Revd Canon Rod Garner in Holy Trinity Church

Revd Canon Rod Garner in Holy Trinity Church

Trinity Arts – a creative space to explore life

It was the height of the swinging 60s. The miniskirt was born, the Beatles film Help! debuted in London, Thunderbirds aired on TV, and Winston Churchill died, signalling the end of an era of times gone by. The world had changed. It was 1965 and it was against this backdrop that Holy Trinity Curate Roger Wikeley set up Trinity Festival (now Arts).

From Radio 4’s ‘Any Questions?’ to a college fashion show – where the only condition was that there would be no topless models – Trinity Arts pushed the boundaries. What may have started as a music arm of an iconic church with a wonderful organ and a grand musical tradition, has become an Arts Festival encompassing all the arts, and attracting new, younger, audiences through the prestigious Southport Young Musician competition.

One of Trinity Arts’ most fervent supporters, the Revd Canon Dr Rod Garner, has been involved for over 20 years, since he took up post as vicar of Holy Trinity Church. As he retires in a few weeks, he reflects on the festival since his involvement…

The arts is vital to life

Trinity Arts is a celebration, an affirmation, of the creative arts. Music has always been central to the festival but that’s developed over the years. When my wife Christine resurrected the Art Exhibition it became a prominent part of the programme. In the many years since it’s been going we have seen around 300- 350 exhibits over the weekend each year, including paintings, sculpture and photography. Now, in the last two to three years there’s been a major upping of the game for Trinity Arts thanks to a Heritage Lottery Fund grant. There’s been a 50 per cent increase in footfall to see activities.

A culture without the arts is impoverished. As a minister I see the arts as vital to life, part of human flourishing. The Bible – John 10.10 – says, ‘I have come that we might have life and have it more abundantly’.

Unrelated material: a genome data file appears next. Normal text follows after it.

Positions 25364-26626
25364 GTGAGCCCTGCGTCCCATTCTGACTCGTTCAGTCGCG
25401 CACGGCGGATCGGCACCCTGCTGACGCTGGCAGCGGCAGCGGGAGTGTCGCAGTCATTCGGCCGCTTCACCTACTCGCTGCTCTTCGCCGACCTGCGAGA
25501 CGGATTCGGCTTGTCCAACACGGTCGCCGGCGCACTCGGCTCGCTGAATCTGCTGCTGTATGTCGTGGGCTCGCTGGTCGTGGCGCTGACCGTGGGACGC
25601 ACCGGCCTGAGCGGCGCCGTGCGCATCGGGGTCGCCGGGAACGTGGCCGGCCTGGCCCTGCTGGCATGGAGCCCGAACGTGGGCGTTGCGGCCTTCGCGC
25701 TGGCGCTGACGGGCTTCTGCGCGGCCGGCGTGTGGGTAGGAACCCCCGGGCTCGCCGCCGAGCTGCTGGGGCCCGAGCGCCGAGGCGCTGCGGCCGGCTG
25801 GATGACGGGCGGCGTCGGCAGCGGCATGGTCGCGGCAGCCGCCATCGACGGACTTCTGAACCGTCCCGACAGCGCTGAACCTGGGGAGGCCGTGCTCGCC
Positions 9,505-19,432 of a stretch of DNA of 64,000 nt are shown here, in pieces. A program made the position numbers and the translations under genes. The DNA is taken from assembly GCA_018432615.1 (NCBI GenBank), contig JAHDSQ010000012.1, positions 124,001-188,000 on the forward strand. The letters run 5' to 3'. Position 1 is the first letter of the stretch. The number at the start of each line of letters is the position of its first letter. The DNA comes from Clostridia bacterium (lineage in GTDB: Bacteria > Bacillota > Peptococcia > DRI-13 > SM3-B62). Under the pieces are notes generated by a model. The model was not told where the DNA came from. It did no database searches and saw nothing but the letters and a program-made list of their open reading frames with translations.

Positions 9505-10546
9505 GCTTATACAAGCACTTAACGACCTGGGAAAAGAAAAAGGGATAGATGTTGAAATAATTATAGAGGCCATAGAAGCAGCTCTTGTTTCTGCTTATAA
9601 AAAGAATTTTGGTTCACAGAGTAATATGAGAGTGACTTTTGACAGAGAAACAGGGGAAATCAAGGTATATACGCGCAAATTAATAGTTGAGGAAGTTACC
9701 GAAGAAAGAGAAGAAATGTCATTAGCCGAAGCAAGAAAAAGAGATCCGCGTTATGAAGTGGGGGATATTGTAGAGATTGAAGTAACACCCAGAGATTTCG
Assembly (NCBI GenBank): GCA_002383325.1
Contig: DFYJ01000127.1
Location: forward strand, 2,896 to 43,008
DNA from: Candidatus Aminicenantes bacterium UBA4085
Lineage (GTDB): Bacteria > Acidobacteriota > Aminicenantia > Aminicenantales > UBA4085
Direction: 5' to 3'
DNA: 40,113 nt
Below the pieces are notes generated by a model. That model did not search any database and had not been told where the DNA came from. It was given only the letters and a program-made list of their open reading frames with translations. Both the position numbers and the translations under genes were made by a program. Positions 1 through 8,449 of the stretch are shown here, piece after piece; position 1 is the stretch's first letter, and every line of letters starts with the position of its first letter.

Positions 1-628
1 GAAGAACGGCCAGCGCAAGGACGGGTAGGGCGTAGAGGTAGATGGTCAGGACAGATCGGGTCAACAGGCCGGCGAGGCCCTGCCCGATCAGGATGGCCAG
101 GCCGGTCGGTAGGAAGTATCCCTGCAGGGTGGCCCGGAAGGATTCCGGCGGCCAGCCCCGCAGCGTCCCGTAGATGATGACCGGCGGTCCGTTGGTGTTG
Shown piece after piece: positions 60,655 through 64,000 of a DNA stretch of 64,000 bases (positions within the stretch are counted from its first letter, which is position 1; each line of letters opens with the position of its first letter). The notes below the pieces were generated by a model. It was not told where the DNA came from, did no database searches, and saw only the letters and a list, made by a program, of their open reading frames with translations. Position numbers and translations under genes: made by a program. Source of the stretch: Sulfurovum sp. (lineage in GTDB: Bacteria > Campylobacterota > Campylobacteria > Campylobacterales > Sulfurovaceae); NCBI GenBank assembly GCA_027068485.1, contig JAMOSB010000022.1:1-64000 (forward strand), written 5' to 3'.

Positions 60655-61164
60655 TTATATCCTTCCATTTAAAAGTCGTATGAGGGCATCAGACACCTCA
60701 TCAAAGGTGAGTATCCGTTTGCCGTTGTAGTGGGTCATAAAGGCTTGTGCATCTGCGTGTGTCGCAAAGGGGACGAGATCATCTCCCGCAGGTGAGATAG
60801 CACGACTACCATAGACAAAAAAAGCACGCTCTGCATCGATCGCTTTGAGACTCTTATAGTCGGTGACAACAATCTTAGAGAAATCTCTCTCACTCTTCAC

God saw everything he had made was good. Human beings are born to flourish, and part of being religious is helping people to become more like the human image of God revealed in Christ.

The arts opens people’e eyes

Creative arts are the media through which we see what it means to be human – to become better, more imaginative, more kind, more aware, more enlightened. The arts opens people’s eyes to things never thought or dreamt of, often in a better way than religion can.

What it is to be human is up for debate and Trinity Arts is a creative space in which to explore what being human means. Art addresses religious issues – why we’re here, what should we hope for – and sometimes art answers these questions better than much conventional religion.

When David Bowie died two years ago, we opened up the church and a large number of people came to remember him.  Most were not connected with Trinity. Some churchgoers may have been doubtful about the evening but there was no doubt that those present were moved and grateful to be there..

A number of years ago Trinity was also used by Southport College for fashion week. The only consideration was that the models did not go topless! They built a catwalk, had strobe lights, rock music, everything – Religion should celebrate the body, not condemn it. The fashion show celebrated beauty of the body, design, youth and creativity.

The arts and religion are interconnected: as the Beatles and the Bible show: ‘all you need is love.’
(1 Corinthians 13).

As I leave I know that Trinity Arts will continue to go from strength to strength and I hope you will come and see what’s going on. The programme offers something for everyone, in an affordable way and in a beautifully restored setting. This grade 2* listed building has the wow factor and is a lovely environment in which to be entertained and inspired.